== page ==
The smart thing to do is to spend it on some productive asset–land, buildings, livestock, tools–or at least on something that can be made more valuable with labor. I agree with most of what Rushkoff had to say. Inthe richest man in America—John D. But who grants us permission to delight in the pain of others? The tragedy of tragedies was ddouglas many of the attendees had recently lost their own homes, often on subprime mortages, but were still suckers for the same marketing that had hooked them before.


Power of positive thinking … wait a minute. Fiat currency has become the operating system which runs this game but has faded to the background so that we no longer think about.

The book’s best writing comes in the scattered bits of reportage, at a “Wealth Expo” where desperate Americans pay money to learn how to get rich; or a meeting to sell the system called “The Secret” if you wish for things hard enough, you’ll get them.

The rest of the world is no longer going to respect the monopolies our governments declare. The unquestioning behavior towards the value system of Corporate Capitalism is compared to waking up with Microsoft Windows on every computer, and every computer you’ve ever known. No trivia or quizzes yet.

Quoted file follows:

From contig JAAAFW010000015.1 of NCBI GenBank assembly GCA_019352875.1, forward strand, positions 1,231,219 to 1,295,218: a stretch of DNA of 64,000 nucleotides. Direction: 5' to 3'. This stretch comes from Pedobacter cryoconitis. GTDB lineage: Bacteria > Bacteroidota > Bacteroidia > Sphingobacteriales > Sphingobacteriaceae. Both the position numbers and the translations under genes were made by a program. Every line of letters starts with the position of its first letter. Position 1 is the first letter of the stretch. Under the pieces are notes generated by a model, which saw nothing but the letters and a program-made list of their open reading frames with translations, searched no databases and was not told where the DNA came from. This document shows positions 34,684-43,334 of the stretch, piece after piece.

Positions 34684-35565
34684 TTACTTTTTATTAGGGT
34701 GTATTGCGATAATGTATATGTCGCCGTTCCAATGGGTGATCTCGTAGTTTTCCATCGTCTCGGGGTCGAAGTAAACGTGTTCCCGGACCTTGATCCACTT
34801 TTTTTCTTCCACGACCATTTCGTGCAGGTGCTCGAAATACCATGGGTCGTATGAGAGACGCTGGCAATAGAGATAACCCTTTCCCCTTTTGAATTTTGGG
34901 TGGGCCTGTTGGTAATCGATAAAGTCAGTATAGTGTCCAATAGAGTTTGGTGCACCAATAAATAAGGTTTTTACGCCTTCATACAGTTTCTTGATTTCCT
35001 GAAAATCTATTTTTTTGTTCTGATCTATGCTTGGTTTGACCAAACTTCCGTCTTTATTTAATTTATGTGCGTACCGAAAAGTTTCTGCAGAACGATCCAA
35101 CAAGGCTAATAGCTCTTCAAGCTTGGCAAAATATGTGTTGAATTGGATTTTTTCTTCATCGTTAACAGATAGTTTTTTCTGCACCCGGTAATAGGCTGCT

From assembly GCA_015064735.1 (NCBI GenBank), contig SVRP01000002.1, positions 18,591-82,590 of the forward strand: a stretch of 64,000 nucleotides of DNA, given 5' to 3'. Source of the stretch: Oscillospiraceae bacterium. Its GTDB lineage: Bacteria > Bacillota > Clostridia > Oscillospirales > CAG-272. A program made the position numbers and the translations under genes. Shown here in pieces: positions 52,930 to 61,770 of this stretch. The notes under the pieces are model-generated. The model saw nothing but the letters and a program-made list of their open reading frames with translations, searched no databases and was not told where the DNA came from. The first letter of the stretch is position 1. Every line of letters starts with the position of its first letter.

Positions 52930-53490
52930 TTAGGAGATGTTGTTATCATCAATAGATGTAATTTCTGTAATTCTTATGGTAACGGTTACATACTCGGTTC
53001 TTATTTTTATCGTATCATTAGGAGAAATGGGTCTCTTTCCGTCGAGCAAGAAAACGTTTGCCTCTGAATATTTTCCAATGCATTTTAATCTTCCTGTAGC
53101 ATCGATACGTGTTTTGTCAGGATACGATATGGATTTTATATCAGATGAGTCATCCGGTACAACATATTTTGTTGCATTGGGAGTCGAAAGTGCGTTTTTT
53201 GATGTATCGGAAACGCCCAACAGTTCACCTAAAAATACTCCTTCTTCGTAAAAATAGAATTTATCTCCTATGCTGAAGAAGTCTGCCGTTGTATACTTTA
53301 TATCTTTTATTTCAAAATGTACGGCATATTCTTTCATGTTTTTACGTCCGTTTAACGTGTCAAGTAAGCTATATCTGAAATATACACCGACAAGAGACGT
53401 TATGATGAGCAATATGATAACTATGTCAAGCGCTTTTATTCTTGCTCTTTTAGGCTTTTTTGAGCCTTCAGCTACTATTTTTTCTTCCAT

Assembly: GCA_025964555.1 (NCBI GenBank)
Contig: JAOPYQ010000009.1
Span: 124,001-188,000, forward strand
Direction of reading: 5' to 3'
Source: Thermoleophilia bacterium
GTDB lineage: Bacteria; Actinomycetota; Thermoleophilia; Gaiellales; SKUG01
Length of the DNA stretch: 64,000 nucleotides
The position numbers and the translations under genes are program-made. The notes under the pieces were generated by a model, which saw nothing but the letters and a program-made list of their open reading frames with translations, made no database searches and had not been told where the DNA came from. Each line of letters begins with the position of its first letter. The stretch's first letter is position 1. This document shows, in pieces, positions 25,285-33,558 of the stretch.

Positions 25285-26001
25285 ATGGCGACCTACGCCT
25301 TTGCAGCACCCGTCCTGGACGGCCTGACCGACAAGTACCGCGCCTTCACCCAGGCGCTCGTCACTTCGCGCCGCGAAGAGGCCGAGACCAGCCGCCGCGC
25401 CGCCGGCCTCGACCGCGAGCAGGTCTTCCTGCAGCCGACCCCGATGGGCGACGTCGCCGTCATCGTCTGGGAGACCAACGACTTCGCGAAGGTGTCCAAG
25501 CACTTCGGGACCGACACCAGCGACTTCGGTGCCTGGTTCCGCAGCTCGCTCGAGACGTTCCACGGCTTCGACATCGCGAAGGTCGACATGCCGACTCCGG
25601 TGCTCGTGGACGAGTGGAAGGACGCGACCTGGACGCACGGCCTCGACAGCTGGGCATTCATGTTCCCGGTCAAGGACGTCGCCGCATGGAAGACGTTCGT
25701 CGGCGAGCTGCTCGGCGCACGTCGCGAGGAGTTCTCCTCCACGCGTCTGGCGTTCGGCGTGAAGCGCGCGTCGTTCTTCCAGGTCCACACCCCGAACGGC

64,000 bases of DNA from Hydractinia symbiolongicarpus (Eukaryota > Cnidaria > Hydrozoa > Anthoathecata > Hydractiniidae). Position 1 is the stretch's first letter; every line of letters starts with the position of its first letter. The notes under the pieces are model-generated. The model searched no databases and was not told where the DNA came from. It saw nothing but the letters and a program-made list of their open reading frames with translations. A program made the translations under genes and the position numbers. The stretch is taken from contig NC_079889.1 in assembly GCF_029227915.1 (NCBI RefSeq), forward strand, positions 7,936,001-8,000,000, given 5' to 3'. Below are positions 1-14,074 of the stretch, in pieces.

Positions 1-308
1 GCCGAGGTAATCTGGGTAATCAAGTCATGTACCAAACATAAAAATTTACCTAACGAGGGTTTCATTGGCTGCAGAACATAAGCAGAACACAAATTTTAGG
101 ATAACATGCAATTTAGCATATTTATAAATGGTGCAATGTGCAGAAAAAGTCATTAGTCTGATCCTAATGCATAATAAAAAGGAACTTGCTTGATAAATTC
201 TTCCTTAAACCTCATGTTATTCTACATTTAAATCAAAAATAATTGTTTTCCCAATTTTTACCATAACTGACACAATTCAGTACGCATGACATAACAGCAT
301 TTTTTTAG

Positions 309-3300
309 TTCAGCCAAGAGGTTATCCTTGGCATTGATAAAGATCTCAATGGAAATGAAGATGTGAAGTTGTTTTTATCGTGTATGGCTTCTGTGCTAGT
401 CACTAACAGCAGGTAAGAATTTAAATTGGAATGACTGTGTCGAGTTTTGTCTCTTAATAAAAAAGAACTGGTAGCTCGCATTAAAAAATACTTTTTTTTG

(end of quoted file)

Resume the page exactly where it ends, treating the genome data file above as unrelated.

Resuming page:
Life Inc.: How the World Became a Corporation and How to Take it Back

Still plagued by internalized competition and self-interest, most of us are not quite ready to chose the better path, or to convince our neighbors to join us in the effort. The stories of present-day efforts to return to interacting with one another as people rather than as corporate-style economic entities are not quite as compelling–largely because their very nature is to be local to a specific time and place and circumstance. To view it, click here. There’s also an irksome current of “you fools, allow me douglaz show you the truth while mocking you” in the text, and the one chapter of “we can still fix it, kind of” after 8 chapters urshkoff “we don’t even realize how doomed we are” did ring a bit fake.

However, the authors solution only works if you live in the US, which frankly got annoying. We now express our identities through brands and media channels.